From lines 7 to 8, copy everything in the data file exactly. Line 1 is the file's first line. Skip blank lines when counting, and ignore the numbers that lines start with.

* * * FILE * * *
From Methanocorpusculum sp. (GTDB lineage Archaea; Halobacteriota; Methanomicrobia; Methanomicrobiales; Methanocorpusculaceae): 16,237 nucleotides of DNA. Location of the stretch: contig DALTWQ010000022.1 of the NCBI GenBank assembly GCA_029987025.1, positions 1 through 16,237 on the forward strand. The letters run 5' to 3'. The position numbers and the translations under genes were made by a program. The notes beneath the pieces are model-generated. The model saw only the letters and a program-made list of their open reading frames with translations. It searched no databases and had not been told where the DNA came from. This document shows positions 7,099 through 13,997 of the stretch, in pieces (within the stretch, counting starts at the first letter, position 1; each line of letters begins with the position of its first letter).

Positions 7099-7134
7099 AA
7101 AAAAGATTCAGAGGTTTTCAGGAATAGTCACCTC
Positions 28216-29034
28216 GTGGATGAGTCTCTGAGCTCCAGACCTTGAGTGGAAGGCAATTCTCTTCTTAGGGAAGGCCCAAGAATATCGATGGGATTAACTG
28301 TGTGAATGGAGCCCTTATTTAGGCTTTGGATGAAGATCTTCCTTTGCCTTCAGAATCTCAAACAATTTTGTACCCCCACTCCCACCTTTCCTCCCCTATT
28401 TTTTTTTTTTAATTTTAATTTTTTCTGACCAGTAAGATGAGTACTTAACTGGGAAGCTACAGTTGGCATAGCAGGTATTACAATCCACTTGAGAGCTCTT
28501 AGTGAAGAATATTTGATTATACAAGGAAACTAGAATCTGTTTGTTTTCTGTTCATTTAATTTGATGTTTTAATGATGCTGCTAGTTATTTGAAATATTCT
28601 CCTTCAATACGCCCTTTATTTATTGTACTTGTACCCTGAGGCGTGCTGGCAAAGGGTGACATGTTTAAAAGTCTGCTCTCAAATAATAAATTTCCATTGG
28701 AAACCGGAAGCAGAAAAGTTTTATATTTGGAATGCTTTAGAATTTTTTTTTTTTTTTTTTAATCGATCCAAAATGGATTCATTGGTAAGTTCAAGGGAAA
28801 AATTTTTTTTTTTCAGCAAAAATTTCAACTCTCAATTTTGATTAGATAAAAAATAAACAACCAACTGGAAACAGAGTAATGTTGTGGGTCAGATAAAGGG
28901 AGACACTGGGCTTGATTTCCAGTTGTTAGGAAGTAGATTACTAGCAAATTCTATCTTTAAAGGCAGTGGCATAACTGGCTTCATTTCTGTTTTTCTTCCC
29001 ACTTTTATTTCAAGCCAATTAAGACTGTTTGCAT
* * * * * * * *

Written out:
28301 TGTGAATGGAGCCCTTATTTAGGCTTTGGATGAAGATCTTCCTTTGCCTTCAGAATCTCAAACAATTTTGTACCCCCACTCCCACCTTTCCTCCCCTATT
28401 TTTTTTTTTTAATTTTAATTTTTTCTGACCAGTAAGATGAGTACTTAACTGGGAAGCTACAGTTGGCATAGCAGGTATTACAATCCACTTGAGAGCTCTT